KANSAS CITY, Mo. —- If there is something truly predictable about Greivis Vasquez, it’s that he’ll create a stir when introduced into a new environment.
If you’re around it long enough, you grow immune to it.
If you’re a reporter with a proclivity to adapt Wee Willie Keeler‘s adage (“Hit ‘em where they ain’t”) to covering a team —- that is, to not bother fighting the largest scrums and to try to talk to people when no one else is around —- you wind up missing out on some of Vasquez’s greatest hits.
That’s OK, since it’s an understood part of the gamble on my part.
Obviously, Vasquez made a lot of reporters’ days by ripping into Conference USA for being “pretty much questionable” (that was on the press conference transcript) and later declaring to apparently a rather large gathering of other writers that Memphis would have a losing record in the ACC.
Well, 1-for-2 isn’t bad.
The reality is Memphis played 10 games (out of 19) against conference foes who had RPIs below 150. After the Big East absorbed five league members and Conference USA went searching for more, the reality is the conference isn’t as good.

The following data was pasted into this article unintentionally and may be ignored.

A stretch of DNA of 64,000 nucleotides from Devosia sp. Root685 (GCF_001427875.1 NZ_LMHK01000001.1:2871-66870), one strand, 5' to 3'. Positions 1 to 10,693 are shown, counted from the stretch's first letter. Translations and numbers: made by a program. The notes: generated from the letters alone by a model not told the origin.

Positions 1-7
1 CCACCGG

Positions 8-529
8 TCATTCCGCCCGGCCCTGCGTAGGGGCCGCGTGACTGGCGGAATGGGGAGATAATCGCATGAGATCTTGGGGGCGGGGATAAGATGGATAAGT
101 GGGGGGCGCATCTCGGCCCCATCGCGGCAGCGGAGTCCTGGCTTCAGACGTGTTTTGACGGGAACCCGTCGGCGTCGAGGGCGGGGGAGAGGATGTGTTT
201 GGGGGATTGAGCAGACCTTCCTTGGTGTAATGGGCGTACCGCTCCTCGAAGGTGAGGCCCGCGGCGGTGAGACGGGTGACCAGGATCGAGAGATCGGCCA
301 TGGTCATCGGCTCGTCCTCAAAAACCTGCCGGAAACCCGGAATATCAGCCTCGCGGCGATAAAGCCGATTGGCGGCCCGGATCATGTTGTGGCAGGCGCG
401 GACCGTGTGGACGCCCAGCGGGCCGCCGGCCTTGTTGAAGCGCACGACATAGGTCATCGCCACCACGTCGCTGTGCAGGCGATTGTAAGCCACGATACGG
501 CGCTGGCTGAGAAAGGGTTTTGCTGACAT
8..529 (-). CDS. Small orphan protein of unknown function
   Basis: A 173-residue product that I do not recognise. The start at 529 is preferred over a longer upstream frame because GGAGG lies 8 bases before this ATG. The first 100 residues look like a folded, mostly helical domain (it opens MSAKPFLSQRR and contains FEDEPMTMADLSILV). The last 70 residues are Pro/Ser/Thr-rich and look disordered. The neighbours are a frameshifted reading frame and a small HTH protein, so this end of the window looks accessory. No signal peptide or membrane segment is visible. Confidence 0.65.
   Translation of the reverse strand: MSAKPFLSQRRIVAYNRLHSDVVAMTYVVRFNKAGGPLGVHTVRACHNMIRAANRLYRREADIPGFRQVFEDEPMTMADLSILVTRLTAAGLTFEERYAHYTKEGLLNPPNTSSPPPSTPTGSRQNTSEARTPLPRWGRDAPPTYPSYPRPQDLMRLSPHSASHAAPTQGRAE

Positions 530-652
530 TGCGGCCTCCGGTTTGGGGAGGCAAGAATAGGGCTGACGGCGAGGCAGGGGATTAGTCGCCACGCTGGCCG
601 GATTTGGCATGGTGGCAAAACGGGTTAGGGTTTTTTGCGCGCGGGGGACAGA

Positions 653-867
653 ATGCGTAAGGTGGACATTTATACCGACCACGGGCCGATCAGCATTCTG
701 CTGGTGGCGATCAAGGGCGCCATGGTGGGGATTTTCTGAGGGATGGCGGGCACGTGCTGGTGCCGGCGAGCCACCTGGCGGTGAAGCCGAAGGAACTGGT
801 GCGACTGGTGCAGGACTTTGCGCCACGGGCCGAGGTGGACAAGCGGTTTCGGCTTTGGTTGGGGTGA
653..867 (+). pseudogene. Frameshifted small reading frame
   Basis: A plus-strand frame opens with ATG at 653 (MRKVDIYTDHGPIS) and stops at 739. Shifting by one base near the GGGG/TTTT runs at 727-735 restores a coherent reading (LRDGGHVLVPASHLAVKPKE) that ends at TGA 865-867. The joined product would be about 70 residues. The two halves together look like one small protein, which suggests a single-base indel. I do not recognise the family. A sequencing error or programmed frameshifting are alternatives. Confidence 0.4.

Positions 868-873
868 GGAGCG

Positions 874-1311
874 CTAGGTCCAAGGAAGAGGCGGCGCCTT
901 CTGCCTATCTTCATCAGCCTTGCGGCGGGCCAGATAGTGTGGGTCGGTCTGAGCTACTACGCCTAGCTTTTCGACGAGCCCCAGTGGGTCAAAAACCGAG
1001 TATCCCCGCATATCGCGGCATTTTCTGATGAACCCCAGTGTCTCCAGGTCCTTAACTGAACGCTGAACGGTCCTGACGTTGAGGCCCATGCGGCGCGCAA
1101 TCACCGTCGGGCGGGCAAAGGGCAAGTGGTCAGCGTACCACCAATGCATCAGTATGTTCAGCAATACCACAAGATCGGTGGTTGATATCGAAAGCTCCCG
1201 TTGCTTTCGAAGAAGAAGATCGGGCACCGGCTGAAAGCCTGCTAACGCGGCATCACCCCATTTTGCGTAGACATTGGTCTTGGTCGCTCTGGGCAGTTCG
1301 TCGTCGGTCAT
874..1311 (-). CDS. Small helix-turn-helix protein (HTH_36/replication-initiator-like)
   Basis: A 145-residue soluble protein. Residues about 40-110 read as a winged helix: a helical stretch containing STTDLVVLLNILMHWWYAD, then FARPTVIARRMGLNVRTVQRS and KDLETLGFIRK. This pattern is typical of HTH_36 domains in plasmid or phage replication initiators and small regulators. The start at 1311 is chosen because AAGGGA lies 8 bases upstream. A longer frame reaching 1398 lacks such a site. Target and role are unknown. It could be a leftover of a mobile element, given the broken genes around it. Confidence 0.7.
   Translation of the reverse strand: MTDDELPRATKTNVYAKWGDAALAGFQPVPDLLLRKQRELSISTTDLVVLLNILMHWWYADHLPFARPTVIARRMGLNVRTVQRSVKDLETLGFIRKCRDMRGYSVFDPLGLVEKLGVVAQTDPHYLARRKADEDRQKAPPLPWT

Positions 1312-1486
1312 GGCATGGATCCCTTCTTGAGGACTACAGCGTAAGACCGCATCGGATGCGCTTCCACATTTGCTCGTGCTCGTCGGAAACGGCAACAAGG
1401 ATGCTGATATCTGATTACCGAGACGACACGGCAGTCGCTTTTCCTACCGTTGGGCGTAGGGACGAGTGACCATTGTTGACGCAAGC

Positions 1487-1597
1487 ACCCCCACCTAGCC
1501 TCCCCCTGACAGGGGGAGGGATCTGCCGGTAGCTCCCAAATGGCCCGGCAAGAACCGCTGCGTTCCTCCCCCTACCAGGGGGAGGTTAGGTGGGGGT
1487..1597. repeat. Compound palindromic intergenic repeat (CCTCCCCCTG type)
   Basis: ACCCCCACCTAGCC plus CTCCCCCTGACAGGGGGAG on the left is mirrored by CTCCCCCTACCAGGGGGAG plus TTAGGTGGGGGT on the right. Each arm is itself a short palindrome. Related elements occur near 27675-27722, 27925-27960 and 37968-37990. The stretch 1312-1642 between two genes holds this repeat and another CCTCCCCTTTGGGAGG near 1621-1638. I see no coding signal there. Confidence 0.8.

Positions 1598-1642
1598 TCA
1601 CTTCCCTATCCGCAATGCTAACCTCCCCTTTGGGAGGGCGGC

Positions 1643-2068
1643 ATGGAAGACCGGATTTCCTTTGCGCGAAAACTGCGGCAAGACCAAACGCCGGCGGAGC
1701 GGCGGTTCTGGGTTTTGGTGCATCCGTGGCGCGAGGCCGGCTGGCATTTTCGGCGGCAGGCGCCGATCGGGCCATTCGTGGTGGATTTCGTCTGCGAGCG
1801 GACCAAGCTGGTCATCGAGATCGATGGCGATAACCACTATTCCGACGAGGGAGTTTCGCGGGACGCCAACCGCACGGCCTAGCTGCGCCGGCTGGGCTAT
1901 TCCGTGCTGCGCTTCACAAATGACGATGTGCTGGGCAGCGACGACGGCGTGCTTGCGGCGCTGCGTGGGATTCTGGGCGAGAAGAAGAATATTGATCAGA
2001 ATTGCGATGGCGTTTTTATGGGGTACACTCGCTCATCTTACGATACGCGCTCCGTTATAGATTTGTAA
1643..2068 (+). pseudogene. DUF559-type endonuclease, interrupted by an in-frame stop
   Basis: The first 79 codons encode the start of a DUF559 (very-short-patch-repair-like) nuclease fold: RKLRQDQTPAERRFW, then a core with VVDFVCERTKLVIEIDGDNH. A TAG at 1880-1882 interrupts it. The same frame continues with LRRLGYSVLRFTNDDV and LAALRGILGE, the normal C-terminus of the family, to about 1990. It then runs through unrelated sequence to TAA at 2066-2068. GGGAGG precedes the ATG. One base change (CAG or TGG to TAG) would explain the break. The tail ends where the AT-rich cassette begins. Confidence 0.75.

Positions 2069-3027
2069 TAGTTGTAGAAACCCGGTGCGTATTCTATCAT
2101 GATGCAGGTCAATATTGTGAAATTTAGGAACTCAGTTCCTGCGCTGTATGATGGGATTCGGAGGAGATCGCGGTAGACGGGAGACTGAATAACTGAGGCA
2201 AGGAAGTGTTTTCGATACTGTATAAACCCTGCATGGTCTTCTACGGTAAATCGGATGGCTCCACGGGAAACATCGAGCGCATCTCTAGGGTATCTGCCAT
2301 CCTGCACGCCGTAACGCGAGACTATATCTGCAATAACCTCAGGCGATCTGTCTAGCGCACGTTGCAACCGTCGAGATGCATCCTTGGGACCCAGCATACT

Let’s break down this year’s bunch into tiers.
No explanation needed.
Tulsa and UAB. These are two teams with the ability to beat NCAA tournament teams (Tulsa got Texas A&M, UAB got Arizona) that probably would have been perfectly respectable No. 12 seeds if they had upended Memphis and, in the case of Tulsa, avoided a silly loss or two along the way. It’d be fun to match them up against Virginia Tech and Miami.
Houston and UTEP. Here’s a couple top-100 teams, which means something. Virginia wasn’t a top-100 team. Neither was Georgia Tech. So these are a couple N.C. State-like groups (though the Wolfpack also wasn’t a top-100 team).
TIER JERMAINE TAYLOR
Central Florida. The Golden Knights had a superlative scorer, and that makes them more interesting than the rest of the remaining teams.
Marshall, Tulane, East Carolina, Southern Mississippi, Rice and Southern Methodist. Losing overall records. Losing conference records. Considering that combo and a residence in the No. 10 league in the RPI, it’s fair to say these teams are “pretty much questionable.”
And as for the contention Memphis couldn’t put together a winning record in the ACC? That’s highly unlikely. The Tigers wouldn’t run the table, of course, and probably would have wound up 11-5 or so. But here’s guessing Memphis will put on a display today against a team that actually went through the ACC with a losing record that might change Vasquez’s mind.
—- Patrick Stevens